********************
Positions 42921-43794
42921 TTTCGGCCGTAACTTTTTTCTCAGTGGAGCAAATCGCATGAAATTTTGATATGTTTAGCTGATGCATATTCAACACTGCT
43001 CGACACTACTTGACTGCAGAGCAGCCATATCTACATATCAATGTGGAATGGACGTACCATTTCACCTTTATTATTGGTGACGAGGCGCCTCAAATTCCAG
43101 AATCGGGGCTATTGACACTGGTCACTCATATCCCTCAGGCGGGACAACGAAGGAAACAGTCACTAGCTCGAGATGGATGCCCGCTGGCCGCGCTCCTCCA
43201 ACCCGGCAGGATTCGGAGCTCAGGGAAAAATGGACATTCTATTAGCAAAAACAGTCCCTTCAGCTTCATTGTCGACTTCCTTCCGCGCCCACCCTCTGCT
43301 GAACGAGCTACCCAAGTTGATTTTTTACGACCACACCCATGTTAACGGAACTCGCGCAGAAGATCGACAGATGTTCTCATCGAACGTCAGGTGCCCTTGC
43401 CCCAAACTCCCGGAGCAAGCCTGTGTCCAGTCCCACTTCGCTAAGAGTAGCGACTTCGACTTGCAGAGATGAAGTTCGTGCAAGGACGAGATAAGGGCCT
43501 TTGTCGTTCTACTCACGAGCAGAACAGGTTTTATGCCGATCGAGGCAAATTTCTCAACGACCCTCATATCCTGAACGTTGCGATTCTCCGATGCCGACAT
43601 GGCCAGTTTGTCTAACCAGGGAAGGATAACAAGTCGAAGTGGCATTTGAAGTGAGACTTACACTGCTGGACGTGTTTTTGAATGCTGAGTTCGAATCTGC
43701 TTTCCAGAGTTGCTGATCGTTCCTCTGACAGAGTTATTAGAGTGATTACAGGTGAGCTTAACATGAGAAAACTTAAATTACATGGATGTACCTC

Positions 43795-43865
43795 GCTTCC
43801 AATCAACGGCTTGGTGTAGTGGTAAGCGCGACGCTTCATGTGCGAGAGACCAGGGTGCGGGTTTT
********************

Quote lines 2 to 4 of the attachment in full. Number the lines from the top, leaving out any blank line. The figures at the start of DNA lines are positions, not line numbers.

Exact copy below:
42921 TTTCGGCCGTAACTTTTTTCTCAGTGGAGCAAATCGCATGAAATTTTGATATGTTTAGCTGATGCATATTCAACACTGCT
43001 CGACACTACTTGACTGCAGAGCAGCCATATCTACATATCAATGTGGAATGGACGTACCATTTCACCTTTATTATTGGTGACGAGGCGCCTCAAATTCCAG
43101 AATCGGGGCTATTGACACTGGTCACTCATATCCCTCAGGCGGGACAACGAAGGAAACAGTCACTAGCTCGAGATGGATGCCCGCTGGCCGCGCTCCTCCA